Auto Service World
Feature   March 1, 2002   by Charles Seguin and Luanna McGowan

Success & Succession: What’s It Worth?

Demystifying the Valuation of Your Business

If there is one question we are asked more than any other it is, “How much is my business worth?” The answer is often surprising.

Many business owners never perform a valuation exercise with their business, but it is one of the most important exercises an owner-manager can do.

Valuations are used in the following situations:

Estate Planning

Non-arms length share transfers

Disputes with business partners

Family squabbles

Buying and/or selling your business

Each one of the above situations can lead to a different valuation based on the assumptions employed. Business valuation is not an exact science but rather an art, and therefore the result is usually a range rather than a specific amount.

Business valuations look at a number of alternatives in arriving at the final range. Things like free cash flow from operations, net asset values, fair values of fixed assets, fair values of current assets, contingent liabilities, warranties etc., are used to measure the likely return on investment.

In addition, certain adjustments are made to reported operating results to arrive at sustainable normalized income from operations. The most common are bonuses paid to owners over and above salary levels dictated to manage the business.

In order to arrive at a realistic value of your parts business, it is important to recognize that a number of issues can affect the value at any given point in time. Each of these will certainly have some subjectivity applied depending on the motivation. These should be analyzed as it relates to the transaction. That is, should the status of each of these have a positive or negative impact on the value of the parts business? Be prepared to support your position. Some of the broad categories to take into consideration are:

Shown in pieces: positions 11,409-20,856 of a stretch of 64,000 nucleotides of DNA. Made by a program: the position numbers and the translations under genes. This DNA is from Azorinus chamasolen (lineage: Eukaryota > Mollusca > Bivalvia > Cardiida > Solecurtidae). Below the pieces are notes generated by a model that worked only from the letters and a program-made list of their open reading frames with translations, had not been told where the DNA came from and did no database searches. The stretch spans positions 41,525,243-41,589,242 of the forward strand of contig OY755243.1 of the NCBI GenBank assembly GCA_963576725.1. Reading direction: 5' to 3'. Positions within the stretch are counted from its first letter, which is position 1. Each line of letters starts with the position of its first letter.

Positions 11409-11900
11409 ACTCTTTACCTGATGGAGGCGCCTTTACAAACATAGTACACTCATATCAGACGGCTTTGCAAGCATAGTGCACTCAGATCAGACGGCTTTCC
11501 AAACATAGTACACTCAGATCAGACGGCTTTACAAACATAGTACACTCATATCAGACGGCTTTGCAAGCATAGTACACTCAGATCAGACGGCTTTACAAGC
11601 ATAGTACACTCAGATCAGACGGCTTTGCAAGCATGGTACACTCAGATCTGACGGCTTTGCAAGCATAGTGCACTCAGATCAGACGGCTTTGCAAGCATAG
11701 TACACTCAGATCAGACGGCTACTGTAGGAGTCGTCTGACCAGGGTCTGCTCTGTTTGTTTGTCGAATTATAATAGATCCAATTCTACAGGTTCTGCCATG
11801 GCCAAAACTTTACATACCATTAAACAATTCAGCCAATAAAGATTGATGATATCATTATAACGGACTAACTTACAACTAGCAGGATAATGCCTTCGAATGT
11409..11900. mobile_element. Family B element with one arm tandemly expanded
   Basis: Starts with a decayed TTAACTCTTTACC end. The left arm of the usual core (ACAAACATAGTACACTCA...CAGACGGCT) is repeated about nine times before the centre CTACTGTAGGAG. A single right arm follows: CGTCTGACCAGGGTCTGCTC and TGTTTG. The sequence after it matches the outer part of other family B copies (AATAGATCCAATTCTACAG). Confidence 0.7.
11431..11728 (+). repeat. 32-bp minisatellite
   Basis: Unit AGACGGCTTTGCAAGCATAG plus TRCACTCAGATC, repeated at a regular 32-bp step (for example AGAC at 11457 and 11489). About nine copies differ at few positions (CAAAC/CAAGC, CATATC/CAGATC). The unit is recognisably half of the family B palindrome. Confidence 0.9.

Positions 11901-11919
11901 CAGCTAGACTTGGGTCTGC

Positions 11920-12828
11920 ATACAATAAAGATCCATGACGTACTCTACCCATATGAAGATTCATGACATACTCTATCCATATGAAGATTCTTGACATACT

Try using your experience with the stock market. If a specific company’s performance has had a consistent earnings experience for a long term, say five to 10 years, or even a consistent earnings growth rate for a similar period, the value of the shares of that company typically will be high due to the likelihood of a higher return. Consequently, the management strategies used by your business will inevitably affect its value either positively or negatively depending on the impact they have had on growth and earnings. For example, strong long-term earnings growth is a better value driver than dramatic but inconsistent spikes in sales resulting in inconsistent earnings.

The profile of your business’ management personnel can affect the value of the business. Their age, tenure and performance while with your business can force future owners into making additional staff changes, which can delay the recognition of perceived benefits of the purchase. Consequently, this would likely impact the business value negatively. Conversely, the quality of your business’ key managers could prove helpful to the future owners and expedite the transition of the purchase of your business. This could mean a higher valuation for your life long hard work.